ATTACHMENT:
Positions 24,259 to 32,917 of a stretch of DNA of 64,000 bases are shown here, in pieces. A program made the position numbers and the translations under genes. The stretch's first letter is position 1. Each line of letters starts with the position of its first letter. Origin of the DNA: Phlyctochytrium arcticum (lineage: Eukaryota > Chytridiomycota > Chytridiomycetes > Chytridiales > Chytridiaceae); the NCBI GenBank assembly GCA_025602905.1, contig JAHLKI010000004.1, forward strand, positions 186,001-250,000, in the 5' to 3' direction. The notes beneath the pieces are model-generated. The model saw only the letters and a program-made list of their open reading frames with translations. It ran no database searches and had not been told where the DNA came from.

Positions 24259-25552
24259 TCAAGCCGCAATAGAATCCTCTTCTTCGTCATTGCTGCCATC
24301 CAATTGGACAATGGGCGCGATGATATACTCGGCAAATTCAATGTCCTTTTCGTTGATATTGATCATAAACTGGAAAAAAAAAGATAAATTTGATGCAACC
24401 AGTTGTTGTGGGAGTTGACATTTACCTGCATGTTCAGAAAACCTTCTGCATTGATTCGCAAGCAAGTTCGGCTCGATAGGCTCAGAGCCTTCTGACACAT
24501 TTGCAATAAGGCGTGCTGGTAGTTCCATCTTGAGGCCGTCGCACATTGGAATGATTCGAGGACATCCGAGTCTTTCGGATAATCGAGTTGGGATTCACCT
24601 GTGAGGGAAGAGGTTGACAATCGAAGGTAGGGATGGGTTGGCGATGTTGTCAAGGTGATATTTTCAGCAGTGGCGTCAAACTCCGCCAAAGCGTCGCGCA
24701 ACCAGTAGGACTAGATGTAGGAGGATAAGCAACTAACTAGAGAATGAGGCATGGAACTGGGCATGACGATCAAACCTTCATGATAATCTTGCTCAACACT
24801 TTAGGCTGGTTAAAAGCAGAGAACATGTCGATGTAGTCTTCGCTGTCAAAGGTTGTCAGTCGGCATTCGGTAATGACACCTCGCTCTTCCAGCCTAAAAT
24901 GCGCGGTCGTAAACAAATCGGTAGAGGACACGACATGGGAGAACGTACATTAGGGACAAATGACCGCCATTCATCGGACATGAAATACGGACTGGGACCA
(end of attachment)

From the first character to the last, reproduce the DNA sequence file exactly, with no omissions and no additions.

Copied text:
Positions 24,259 to 32,917 of a stretch of DNA of 64,000 bases are shown here, in pieces. A program made the position numbers and the translations under genes. The stretch's first letter is position 1. Each line of letters starts with the position of its first letter. Origin of the DNA: Phlyctochytrium arcticum (lineage: Eukaryota > Chytridiomycota > Chytridiomycetes > Chytridiales > Chytridiaceae); the NCBI GenBank assembly GCA_025602905.1, contig JAHLKI010000004.1, forward strand, positions 186,001-250,000, in the 5' to 3' direction. The notes beneath the pieces are model-generated. The model saw only the letters and a program-made list of their open reading frames with translations. It ran no database searches and had not been told where the DNA came from.

Positions 24259-25552
24259 TCAAGCCGCAATAGAATCCTCTTCTTCGTCATTGCTGCCATC
24301 CAATTGGACAATGGGCGCGATGATATACTCGGCAAATTCAATGTCCTTTTCGTTGATATTGATCATAAACTGGAAAAAAAAAGATAAATTTGATGCAACC
24401 AGTTGTTGTGGGAGTTGACATTTACCTGCATGTTCAGAAAACCTTCTGCATTGATTCGCAAGCAAGTTCGGCTCGATAGGCTCAGAGCCTTCTGACACAT
24501 TTGCAATAAGGCGTGCTGGTAGTTCCATCTTGAGGCCGTCGCACATTGGAATGATTCGAGGACATCCGAGTCTTTCGGATAATCGAGTTGGGATTCACCT
24601 GTGAGGGAAGAGGTTGACAATCGAAGGTAGGGATGGGTTGGCGATGTTGTCAAGGTGATATTTTCAGCAGTGGCGTCAAACTCCGCCAAAGCGTCGCGCA
24701 ACCAGTAGGACTAGATGTAGGAGGATAAGCAACTAACTAGAGAATGAGGCATGGAACTGGGCATGACGATCAAACCTTCATGATAATCTTGCTCAACACT
24801 TTAGGCTGGTTAAAAGCAGAGAACATGTCGATGTAGTCTTCGCTGTCAAAGGTTGTCAGTCGGCATTCGGTAATGACACCTCGCTCTTCCAGCCTAAAAT
24901 GCGCGGTCGTAAACAAATCGGTAGAGGACACGACATGGGAGAACGTACATTAGGGACAAATGACCGCCATTCATCGGACATGAAATACGGACTGGGACCA